Justice Felix Frankfurter once said that “there comes a point where this Court should not be ignorant as judges of what we know as men.” It appears that Justice Scalia and his right-wing colleagues haven’t yet reached that point. As Justice Ruth Bader Ginsburg pointed out in her dissent on this issue, “Managers, like all humankind, may be prey to biases of which they are unaware…[especially] when those managers are predominately of one sex, and [as the lower court found] are steeped in a corporate culture that perpetuates gender stereotypes,” as at Wal-Mart.

Within six months, judges in hundreds of cases cited the Wal-Mart decision, with two-thirds of them denying class certifications. The top 10 settlements in employment-discrimination cases in 2012 totaled $48.65 million—significantly lower than in 2010, the year before the ruling, when the total was $346.4 million. A 2015 survey of defense counsel for major corporations found that Wal-Mart still has “the greatest influence on class-action management,” and that later Supreme Court rulings also “benefit[ed] class-action defendants.”

As for the Wal-Mart women, they were forced to file separate regional suits. All but one are still in litigation.

While Wal-Mart helps defendants after a class action is filed, AT&T Mobility v. Concepcion prevents class actions from being filed at all. This is because the fine print in many arrangements for goods and services, employment, or financial transactions requires the consumer or employee to “agree” not to file or join in any class action; in many of these contracts, the companies also require that all claims against them be arbitrated. Few people who sign such contracts are aware of these provisions.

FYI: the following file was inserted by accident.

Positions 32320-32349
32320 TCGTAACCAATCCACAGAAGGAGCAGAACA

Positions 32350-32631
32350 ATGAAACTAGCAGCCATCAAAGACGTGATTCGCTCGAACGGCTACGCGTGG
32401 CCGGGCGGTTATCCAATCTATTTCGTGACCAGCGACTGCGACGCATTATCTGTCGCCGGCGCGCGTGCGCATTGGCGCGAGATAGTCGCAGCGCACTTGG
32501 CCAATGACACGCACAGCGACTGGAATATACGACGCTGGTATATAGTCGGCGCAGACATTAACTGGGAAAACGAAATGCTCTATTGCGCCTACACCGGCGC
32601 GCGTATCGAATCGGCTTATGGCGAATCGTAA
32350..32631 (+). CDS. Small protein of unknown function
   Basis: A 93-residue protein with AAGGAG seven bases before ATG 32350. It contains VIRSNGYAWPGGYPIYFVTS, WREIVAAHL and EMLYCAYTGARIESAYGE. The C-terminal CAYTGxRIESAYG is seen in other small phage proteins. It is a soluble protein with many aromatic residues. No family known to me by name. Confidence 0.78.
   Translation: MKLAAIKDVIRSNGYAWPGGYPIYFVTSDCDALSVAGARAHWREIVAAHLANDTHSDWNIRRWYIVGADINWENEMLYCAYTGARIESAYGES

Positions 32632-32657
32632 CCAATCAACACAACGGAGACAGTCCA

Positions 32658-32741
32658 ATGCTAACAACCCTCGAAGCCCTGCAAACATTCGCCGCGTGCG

In Concepcion, the lower federal courts had refused to enforce the class-action waiver in this contract, finding it “unconscionable” under California law because enforcing the waiver would encourage wrongdoing that would produce small individual injury, but to a great many people. Scalia, writing for the majority, simply dismissed the California law and enforced both the arbitration clause and the class-action waiver, adding that, in his mind, class actions should have no place in arbitration.

The 2015 defense-counsel survey found that since Concepcion, “the percentage of companies that address class actions in their arbitration clauses has more than doubled (from 21.4 to 45.8 percent), with most of those companies now using clauses that explicitly preclude class actions” in any kind of proceeding. This spring, the Consumer Financial Protection Bureau reported that tens of millions of contracts for consumer financial products and services are subject to mandatory arbitration clauses, and that over 85 percent of them include class-action waivers.

A capitalist society inevitably produces many victims. A just society provides redress for them when these injuries have been wrongly inflicted. With the Wal-Mart and Concepcion decisions, the “1 Percent Court” has made itself the judicial arm of the Chamber of Commerce. The chamber now has a very good friend at court.